Through a new Safety Alert, the Bahamas Maritime Authority (BMA) brings the results of the IMPA Safety Campaign 2020 to the attention of seafarers, pilots, owners, managers and Classification Societies.
In the spotlight of this year’s campaign is the death of two pilots, whilst attempting to board vessels using combination ladders.
Broadly in line with previous years’ findings, 12.11% of arrangements were reported to be noncompliant with combination ladders and pilot ladders having the most defects by both number and percentage.
Broadly, reported defects can be categorized in to four areas: design, procedure, rigging and maintenance.
- Procedural issues can be avoided through clear communication and implementation of requirements:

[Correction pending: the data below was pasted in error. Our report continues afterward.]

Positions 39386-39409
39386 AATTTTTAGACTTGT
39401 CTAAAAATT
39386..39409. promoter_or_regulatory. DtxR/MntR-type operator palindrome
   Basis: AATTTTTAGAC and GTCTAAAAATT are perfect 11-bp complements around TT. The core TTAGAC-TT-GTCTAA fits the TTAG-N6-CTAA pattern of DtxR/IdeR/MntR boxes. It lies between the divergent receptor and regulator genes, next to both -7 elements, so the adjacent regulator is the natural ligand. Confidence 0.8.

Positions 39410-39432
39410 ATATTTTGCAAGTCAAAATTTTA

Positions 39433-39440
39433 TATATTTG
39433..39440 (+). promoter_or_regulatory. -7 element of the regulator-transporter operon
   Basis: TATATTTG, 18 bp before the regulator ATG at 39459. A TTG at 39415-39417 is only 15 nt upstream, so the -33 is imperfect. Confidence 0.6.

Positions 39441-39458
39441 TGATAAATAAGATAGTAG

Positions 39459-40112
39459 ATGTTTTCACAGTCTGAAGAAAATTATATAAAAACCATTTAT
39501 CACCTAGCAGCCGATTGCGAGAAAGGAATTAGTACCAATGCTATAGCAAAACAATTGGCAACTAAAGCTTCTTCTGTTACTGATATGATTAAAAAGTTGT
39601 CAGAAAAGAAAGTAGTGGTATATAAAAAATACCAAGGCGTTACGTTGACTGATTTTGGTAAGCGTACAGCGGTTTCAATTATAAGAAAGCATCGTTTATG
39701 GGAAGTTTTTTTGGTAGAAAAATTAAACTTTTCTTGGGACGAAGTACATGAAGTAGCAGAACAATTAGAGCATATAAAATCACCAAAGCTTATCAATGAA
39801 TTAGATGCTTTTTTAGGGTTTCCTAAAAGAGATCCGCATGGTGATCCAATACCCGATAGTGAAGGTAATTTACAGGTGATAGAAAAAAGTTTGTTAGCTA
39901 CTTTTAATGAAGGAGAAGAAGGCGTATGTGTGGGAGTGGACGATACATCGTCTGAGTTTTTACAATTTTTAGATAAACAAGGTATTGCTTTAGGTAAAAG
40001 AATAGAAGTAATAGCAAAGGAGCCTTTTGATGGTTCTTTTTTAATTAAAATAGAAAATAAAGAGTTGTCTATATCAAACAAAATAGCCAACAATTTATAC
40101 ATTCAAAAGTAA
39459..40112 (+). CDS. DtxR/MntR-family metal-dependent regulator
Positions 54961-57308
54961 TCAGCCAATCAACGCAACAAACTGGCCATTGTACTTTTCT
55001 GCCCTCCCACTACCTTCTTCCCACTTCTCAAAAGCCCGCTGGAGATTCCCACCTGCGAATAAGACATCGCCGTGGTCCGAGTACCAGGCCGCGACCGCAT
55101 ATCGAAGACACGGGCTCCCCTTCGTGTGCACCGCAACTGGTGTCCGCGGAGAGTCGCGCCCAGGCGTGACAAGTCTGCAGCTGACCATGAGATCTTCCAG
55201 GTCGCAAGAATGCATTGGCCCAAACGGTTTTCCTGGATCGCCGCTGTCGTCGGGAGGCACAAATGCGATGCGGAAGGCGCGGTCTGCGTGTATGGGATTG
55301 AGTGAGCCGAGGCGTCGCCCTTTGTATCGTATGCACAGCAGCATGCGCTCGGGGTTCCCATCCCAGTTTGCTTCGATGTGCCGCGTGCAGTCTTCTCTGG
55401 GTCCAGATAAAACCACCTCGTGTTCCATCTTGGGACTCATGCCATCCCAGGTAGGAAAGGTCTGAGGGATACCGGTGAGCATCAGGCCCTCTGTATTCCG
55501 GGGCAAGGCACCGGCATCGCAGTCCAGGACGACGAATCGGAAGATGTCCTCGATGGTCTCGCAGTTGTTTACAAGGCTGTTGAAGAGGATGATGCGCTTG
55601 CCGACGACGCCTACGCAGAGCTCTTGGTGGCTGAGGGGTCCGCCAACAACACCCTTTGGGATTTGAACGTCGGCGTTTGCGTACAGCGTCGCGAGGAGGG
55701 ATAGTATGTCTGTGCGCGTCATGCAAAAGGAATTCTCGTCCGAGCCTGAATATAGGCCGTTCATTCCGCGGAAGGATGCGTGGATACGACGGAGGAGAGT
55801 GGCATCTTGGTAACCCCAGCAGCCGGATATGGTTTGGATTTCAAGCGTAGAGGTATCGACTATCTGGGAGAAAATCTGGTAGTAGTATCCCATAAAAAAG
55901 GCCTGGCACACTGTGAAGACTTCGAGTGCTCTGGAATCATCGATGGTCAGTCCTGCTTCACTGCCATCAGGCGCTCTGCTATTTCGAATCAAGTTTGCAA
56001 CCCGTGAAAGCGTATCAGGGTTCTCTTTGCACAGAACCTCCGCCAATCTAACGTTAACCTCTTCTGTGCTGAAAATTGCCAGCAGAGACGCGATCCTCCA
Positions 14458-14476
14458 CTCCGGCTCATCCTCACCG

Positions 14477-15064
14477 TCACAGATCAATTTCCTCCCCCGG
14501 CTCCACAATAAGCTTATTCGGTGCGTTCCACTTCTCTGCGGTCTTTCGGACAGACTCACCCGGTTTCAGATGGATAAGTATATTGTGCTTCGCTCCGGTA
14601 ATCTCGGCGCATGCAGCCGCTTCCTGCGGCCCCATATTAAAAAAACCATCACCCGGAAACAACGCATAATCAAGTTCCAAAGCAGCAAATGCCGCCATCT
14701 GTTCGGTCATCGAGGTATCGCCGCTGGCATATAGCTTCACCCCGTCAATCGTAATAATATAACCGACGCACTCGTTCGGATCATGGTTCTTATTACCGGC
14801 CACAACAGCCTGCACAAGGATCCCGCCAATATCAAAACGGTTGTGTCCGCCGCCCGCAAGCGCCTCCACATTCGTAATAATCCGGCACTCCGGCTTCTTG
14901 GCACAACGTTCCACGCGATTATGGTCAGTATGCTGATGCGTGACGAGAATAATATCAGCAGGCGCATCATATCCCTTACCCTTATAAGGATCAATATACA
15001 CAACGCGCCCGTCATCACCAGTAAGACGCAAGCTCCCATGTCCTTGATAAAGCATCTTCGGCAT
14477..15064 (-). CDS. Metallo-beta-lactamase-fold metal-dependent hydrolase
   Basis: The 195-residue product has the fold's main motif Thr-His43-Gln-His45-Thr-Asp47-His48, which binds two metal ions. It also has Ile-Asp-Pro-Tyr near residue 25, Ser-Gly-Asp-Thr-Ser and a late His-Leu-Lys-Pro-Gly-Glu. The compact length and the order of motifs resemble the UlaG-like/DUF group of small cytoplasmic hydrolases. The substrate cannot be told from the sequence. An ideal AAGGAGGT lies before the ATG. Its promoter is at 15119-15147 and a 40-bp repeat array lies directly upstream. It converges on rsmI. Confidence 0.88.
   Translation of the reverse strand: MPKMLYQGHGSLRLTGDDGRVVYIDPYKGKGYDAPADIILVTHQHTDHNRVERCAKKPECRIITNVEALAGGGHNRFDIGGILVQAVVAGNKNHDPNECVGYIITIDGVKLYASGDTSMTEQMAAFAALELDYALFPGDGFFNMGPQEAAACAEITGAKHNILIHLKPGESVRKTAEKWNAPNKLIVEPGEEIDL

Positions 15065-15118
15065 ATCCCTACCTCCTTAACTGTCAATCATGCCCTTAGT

- Defects identified in the rigging and maintenance of ladders are generally self-explanatory and can be reduced through an effective planned maintenance regime and consistent application of guidance:
Many of the common issues found with securing of pilot ladders are steps taken by crews as a way to work around constraints imposed by deck cargo, loading or other prevailing circumstances.
Therefore, BMA draws attention to the following common issues that should be avoided:
In addition, combination ladders continue to be problematic, especially on vessels with a large range of operating freeboards. Attention is drawn to the following common issues that should be avoided:
It should be noted that there are many trapdoor systems and other means of transfer that have been identified as non-compliant despite Class approval. Seafarers, owners, managers and Classification Societies are urged to check that pilot transfer arrangements onboard their vessels meet statutory requirements.
Explore IMPA's Safety Campaign 2020